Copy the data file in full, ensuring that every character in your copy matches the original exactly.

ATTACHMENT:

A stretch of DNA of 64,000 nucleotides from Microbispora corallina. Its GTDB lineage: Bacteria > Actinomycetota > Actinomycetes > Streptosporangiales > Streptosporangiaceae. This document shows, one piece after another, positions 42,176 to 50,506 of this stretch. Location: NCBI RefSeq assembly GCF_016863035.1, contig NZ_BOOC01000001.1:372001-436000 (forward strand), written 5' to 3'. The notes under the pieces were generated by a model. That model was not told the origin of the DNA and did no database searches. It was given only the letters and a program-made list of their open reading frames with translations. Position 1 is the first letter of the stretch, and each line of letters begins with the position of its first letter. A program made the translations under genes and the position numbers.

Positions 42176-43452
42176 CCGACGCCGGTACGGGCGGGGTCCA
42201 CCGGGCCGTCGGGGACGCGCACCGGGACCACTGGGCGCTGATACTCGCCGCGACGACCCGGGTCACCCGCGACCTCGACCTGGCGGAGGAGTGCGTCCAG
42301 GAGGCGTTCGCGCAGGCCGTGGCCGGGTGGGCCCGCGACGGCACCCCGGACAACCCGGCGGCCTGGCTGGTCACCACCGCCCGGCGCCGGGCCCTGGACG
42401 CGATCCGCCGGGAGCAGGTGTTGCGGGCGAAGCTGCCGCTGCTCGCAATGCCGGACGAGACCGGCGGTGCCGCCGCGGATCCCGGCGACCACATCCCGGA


A stretch of DNA of 64,000 nucleotides from Microbispora corallina. Its GTDB lineage: Bacteria > Actinomycetota > Actinomycetes > Streptosporangiales > Streptosporangiaceae. This document shows, one piece after another, positions 42,176 to 50,506 of this stretch. Location: NCBI RefSeq assembly GCF_016863035.1, contig NZ_BOOC01000001.1:372001-436000 (forward strand), written 5' to 3'. The notes under the pieces were generated by a model. That model was not told the origin of the DNA and did no database searches. It was given only the letters and a program-made list of their open reading frames with translations. Position 1 is the first letter of the stretch, and each line of letters begins with the position of its first letter. A program made the translations under genes and the position numbers.

Positions 42176-43452
42176 CCGACGCCGGTACGGGCGGGGTCCA
42201 CCGGGCCGTCGGGGACGCGCACCGGGACCACTGGGCGCTGATACTCGCCGCGACGACCCGGGTCACCCGCGACCTCGACCTGGCGGAGGAGTGCGTCCAG
42301 GAGGCGTTCGCGCAGGCCGTGGCCGGGTGGGCCCGCGACGGCACCCCGGACAACCCGGCGGCCTGGCTGGTCACCACCGCCCGGCGCCGGGCCCTGGACG
42401 CGATCCGCCGGGAGCAGGTGTTGCGGGCGAAGCTGCCGCTGCTCGCAATGCCGGACGAGACCGGCGGTGCCGCCGCGGATCCCGGCGACCACATCCCGGA